Aug. '02: Paybacks, Gore Gore Girls, Cato Salsa Experience, Burning Brides
Jul. '02: Bantam, Girls Against Boys, the Makers, the Bangs
Jun. '02: Slut Em Go, Darediablo, the Liars, the Chromatics, Lovelife
May '02: Hellacopters, Gaza Strippers, Lunachicks
Apr. '02: Distillers, Nekromantix
Feb. '02: Metropolis Fest, Bianca Butthole Benefit, Le Tigre
Jan. '02: Sam Bisbee
Dec. '01: El Vez and Tammy Faye Starlite
Nov. '01: Tracy and the Plastics, Crowns on 45
Oct. '01: Reid Paley
Sept. '01: Ladyfest East
Aug. '01: Betty Blowtorch and Candy Ass
Jul. '01: Porcupine Tree
May '01: Ladyfest East Benefit, the Bellrays and the Greenhornes
Apr. '01: She-Rock-O-Rama, Blast Furnace
Mar. '01: Babe the Blue Ox, the Gossip, Knoxville Girls, White Stripes
Feb. '01: Sarah Dougher, Glen Phillips and John Mayer
Jan. '01: Melissa Ferrick
Dec. '00: Joy Askew
Nov. '00: Natasha and the MGB
Oct. '00: Heather Eatman
Aug. '00: Miracle of '86, Ultimate Fakebook, Sit n' Spin
July '00: Chickfest 2000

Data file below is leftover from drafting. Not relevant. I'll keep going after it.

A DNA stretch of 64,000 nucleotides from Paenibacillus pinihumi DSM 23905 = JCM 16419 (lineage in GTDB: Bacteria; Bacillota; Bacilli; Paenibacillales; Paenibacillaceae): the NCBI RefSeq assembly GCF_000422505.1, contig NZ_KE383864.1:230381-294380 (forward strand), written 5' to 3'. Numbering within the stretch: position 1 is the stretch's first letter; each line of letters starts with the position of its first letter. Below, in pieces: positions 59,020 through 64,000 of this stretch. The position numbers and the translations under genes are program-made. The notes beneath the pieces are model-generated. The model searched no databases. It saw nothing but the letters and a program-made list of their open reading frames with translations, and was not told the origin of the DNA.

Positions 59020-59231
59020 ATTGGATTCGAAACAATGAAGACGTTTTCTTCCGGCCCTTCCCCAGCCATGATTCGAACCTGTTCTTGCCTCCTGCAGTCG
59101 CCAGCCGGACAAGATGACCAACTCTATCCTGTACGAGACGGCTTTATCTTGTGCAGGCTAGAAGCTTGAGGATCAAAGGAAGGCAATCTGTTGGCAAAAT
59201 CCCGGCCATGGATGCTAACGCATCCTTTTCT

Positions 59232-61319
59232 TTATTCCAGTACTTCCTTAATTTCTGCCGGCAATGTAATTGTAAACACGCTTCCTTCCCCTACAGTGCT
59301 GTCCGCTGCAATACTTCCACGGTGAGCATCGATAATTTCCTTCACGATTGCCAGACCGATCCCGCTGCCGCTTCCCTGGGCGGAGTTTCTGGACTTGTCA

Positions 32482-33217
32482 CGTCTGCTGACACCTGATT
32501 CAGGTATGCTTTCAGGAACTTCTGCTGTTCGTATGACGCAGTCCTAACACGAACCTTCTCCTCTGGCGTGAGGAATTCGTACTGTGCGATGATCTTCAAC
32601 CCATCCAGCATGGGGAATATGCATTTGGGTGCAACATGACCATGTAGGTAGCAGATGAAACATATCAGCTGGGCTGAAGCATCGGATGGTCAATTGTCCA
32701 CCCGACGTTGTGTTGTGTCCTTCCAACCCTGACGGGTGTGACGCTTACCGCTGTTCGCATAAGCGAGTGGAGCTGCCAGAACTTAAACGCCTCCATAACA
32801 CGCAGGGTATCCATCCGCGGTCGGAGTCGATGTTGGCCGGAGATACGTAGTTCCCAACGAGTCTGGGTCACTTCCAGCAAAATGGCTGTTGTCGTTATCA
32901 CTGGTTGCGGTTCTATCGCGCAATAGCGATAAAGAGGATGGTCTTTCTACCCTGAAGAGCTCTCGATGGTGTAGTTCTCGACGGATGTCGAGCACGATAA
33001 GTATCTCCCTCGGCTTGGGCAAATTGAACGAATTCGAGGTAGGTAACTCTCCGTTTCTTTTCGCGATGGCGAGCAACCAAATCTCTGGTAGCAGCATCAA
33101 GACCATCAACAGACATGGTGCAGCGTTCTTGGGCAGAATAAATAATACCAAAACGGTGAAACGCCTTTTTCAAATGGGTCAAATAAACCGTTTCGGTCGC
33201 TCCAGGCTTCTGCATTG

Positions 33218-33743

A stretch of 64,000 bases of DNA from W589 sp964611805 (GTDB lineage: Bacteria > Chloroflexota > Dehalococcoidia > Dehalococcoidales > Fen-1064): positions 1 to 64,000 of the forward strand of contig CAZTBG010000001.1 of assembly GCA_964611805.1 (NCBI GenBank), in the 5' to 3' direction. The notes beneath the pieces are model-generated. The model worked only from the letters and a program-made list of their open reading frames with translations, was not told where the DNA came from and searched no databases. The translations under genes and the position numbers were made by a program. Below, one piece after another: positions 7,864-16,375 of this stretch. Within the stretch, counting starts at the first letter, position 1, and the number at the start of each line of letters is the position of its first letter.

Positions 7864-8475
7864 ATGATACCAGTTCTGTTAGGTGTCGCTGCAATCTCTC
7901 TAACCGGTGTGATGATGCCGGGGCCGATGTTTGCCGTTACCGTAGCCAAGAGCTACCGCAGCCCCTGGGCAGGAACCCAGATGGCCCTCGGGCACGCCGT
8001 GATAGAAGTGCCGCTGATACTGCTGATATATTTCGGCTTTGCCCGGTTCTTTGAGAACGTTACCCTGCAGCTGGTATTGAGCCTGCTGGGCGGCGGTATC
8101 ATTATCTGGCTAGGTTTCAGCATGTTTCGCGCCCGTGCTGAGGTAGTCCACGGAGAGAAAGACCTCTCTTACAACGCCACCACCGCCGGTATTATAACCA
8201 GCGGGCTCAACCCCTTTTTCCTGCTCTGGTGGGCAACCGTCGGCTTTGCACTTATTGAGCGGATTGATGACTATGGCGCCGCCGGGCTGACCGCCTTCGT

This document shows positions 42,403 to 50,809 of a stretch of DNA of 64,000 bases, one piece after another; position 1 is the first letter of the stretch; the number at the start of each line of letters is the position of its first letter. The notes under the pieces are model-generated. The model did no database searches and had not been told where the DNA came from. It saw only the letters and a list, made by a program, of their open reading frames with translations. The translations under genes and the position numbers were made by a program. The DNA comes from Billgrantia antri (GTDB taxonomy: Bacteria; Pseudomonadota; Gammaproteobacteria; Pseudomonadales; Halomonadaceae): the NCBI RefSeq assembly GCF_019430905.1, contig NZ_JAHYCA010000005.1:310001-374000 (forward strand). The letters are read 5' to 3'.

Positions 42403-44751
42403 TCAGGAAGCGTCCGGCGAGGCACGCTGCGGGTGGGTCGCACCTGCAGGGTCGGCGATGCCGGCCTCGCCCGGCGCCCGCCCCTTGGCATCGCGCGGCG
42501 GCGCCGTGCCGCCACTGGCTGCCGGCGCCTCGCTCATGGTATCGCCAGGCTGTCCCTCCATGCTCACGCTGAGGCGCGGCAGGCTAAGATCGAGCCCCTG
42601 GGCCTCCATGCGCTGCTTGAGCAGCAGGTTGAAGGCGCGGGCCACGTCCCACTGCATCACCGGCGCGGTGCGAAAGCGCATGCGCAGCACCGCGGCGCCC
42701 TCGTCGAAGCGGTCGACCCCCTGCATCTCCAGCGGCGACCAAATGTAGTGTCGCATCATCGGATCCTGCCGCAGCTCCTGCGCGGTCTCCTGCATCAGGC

by Mistress Persephone:
Apr '00: Joan Jett and Reverend Horton Heat
Feb '00: Elvis tribute at the Continental featuring Mr. Monster, Needlehead, X-Possibles
Dec '99: The Serpenteens
Oct '99: Misfits
by Miss Adena:
Aug '99: Cabaret
July '99: Ancel and the Electric Church
June '99: Tuuli from Toronto rocks CBGB
May '99: The Rise and Fall of Bikini Contest
by Didi Delicious:
01/11/99: the Velvet Mafia
12/04/98: the Misfits
10/19/98: Didi interviews DJ Chumley and DJ Quick
09/01/98: Hellfire '98 (benefit for NY Underground Film Festival) featuring Double Dong and Go-Go Pup
07/28/98: Mad Daddys, Nina Hagen, Blondie
06/04/98: the first annual New York City Tattoo Convention
05/02/98: Didi's S&M Special with Flesh Fetish
03/28/98: No More Tears and Soft Parade
02/27/98: Ace Frehley, Sebastian Bach, Mick Rock, Lenny Kaye, ex-Foreigner Mick Jones, ex-Hanoi Rocks Michael Monroe, the new Max's Kansas City, Joy Ryder, Misstress Formika
01/30/98: King Norris, Karen Black, more
12/26/97: Ramones, The Dictators, The Undead, more
11/29/97-12/11/97: Sexus, Princess Superstar, more
09/19/97-10/26/97: Blowtop, Crazy Raymond & the Watchdogs, more
05/21/97-08/17/97: Toilet Boys, Nashville Pussy, Turbo A.C.s, Waldos, Sisters Grimm, The Independents, more
01/18/97-03/30/97: Sea Monster, Speed McQueen, Bombshell, Dee Dee Ramone, Jayne County, more
09/19/96-12/19/96: Coyote Shivers, The Living Daylights, more
07/23/96-09/09/96: Electric Frankenstein, The Wild Bunch, more